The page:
Whether you indulge in rom-coms, read biographies to learn or dig through a technical whitepaper, you're consuming a story.
Entertainment, education and marketing are stories in different formats, each with dozens of subcategories.
Because stories determine the success of media entities, companies and products, they make money.
If you're a copywriter, you know a product's (or company's) story makes money.
You could buy Nike Air Jordans for $150 in the store or game-worn, autographed ones for $560,000 at Sotheby's. That 3733x increase isn't because one pair is more comfy.
It's the story.
The same is true for companies: The $GME pump wasn't a subreddit agreeing to buy a stock. A story catalyzed that movement: "Rich hedge fund folks are getting richer while we're suffering, let's get revenge!" That story took Gamestop from a $1.3B market cap to a (short-lived) $22.6B. Look at their stock chart:
There are countless examples. From tiny businesses to nation states, the story you tell decides how people perceive something—and influences what they buy, hold or sell.
So whether you write fiction or non-fiction, your work creates value. But you don't need web3 for that. You could've been a screenwriter, novelist, copywriter, etc. 100 years ago.
So how does web3 help you as a writer? I think I've found a way us writers can make it in the NFT world. Let's dive in.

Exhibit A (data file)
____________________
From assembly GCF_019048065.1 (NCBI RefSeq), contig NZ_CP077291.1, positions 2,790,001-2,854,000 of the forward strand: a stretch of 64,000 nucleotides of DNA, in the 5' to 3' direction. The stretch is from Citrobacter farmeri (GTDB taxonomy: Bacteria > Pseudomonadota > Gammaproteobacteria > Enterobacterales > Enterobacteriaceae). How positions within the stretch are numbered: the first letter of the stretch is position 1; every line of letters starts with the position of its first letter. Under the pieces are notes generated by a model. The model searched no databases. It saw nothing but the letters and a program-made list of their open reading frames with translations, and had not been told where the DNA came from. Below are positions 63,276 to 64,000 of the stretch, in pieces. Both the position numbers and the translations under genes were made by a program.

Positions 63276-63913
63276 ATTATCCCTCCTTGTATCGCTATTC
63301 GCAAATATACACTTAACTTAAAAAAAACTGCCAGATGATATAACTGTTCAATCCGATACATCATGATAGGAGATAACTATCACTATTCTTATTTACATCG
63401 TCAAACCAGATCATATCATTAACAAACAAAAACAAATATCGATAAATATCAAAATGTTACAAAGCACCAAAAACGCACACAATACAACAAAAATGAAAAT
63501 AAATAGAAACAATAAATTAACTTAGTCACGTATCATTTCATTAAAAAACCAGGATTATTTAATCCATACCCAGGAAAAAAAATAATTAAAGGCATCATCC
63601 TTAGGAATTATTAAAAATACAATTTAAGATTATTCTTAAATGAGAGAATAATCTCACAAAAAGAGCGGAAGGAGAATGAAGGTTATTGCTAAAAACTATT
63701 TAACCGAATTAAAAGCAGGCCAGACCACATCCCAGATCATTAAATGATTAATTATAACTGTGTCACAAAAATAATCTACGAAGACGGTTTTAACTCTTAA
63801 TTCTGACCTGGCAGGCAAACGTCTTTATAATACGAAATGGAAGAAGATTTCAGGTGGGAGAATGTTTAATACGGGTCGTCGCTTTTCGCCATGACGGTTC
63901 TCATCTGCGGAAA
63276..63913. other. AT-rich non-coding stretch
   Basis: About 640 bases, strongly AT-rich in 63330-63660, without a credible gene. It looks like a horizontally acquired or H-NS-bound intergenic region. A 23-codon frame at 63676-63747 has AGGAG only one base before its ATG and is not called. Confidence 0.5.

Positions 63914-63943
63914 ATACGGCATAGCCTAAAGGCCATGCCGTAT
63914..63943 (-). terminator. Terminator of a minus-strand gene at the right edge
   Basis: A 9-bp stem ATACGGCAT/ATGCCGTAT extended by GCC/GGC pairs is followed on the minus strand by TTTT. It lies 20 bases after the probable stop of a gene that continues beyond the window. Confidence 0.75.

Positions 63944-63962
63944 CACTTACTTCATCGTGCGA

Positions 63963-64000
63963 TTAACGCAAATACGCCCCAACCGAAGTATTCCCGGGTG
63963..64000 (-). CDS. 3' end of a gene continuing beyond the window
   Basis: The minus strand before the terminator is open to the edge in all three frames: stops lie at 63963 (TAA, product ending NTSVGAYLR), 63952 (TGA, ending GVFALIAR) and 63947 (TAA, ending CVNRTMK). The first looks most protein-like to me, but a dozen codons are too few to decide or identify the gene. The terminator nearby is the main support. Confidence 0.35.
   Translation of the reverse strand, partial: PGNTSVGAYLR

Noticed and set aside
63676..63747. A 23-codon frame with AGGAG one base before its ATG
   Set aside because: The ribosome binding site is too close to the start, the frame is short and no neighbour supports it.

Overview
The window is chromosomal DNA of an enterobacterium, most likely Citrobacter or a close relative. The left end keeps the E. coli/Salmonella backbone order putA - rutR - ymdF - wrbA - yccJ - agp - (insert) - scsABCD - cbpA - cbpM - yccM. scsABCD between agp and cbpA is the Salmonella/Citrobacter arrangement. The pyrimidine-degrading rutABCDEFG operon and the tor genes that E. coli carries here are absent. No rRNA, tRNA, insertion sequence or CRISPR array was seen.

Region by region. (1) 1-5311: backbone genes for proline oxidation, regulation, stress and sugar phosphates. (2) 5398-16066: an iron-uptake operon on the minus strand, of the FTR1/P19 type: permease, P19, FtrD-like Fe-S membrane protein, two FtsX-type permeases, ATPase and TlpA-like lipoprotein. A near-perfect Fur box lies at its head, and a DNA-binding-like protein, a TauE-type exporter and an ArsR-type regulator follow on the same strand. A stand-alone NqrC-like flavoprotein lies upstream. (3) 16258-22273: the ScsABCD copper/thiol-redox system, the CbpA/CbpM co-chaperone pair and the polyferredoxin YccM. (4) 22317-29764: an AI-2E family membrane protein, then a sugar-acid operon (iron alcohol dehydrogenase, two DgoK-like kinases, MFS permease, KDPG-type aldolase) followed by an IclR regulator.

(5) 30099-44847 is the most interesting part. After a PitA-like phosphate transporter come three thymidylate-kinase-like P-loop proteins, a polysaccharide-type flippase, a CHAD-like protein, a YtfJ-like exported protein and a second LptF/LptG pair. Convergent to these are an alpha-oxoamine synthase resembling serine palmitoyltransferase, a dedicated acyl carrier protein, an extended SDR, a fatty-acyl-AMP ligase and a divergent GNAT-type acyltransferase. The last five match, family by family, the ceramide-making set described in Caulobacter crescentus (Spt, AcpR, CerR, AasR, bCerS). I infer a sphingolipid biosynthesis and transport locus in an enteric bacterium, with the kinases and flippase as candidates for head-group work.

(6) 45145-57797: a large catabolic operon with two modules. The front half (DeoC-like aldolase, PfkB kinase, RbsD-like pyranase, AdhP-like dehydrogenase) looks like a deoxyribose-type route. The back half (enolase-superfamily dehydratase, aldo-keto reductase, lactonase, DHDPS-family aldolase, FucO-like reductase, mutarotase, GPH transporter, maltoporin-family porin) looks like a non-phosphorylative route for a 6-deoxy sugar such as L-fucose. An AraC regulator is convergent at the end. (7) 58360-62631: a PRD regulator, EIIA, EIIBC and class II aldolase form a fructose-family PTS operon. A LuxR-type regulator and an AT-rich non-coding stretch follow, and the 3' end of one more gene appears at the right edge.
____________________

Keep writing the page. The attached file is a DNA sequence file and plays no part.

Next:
NFTs let Visual artists transform their entire business model. 18-year old FEWOCiOUS used to sell an occasional print until he discovered NFTs and sold $27M (6400+ETH) worth of NFTs and has his own Sothebys auction:
A few changes enabled this dramatic shift:
Besides the ease of collaboration, none of that is true for writers. But it could. Here's how:
A big opportunity for NFTs is the "decentralized Disney" idea: The next Star Wars-level media franchise won't be corporate-owned, but community-owned.
Instead of a corporation owning the rights to all of Star Wars characters, the respective holders of Master Yoda, Luke Skywalker and Darth Vader could license the characters to a movie studio.
At the same time, Darth Vader's holder could license the character out to LEGO, Gucci and IKEA—without needing permission from the movie studio or anyone else.
The point is that any organization, individual or mix thereof can hold the IP rights to media franchise. That lets them license character out to anyone, collaborate with anyone, monetize them any way they want to—you get the point.
This probably won't happen with the actual, Hollywood-owned Star Wars franchise. But if NFT projects achieve that level of clout, decentralized Disney could become reality.